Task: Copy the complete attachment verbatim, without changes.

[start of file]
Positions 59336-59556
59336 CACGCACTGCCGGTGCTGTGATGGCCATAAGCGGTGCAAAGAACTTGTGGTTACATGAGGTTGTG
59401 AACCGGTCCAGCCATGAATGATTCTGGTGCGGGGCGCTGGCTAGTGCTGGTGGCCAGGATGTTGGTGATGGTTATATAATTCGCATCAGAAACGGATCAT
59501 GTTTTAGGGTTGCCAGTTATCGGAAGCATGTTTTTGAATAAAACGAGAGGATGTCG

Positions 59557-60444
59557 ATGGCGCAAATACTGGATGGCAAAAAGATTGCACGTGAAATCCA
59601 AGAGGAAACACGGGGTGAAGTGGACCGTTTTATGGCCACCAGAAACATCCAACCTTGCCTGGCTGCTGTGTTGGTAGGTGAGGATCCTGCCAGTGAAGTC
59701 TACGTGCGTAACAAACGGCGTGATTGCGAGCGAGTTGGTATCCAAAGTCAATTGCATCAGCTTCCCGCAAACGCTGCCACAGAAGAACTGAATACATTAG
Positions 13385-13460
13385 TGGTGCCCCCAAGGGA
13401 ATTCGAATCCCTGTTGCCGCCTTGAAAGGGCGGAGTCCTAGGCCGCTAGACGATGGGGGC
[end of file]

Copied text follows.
Positions 59336-59556
59336 CACGCACTGCCGGTGCTGTGATGGCCATAAGCGGTGCAAAGAACTTGTGGTTACATGAGGTTGTG
59401 AACCGGTCCAGCCATGAATGATTCTGGTGCGGGGCGCTGGCTAGTGCTGGTGGCCAGGATGTTGGTGATGGTTATATAATTCGCATCAGAAACGGATCAT
59501 GTTTTAGGGTTGCCAGTTATCGGAAGCATGTTTTTGAATAAAACGAGAGGATGTCG

Positions 59557-60444
59557 ATGGCGCAAATACTGGATGGCAAAAAGATTGCACGTGAAATCCA
59601 AGAGGAAACACGGGGTGAAGTGGACCGTTTTATGGCCACCAGAAACATCCAACCTTGCCTGGCTGCTGTGTTGGTAGGTGAGGATCCTGCCAGTGAAGTC
59701 TACGTGCGTAACAAACGGCGTGATTGCGAGCGAGTTGGTATCCAAAGTCAATTGCATCAGCTTCCCGCAAACGCTGCCACAGAAGAACTGAATACATTAG
Positions 13385-13460
13385 TGGTGCCCCCAAGGGA
13401 ATTCGAATCCCTGTTGCCGCCTTGAAAGGGCGGAGTCCTAGGCCGCTAGACGATGGGGGC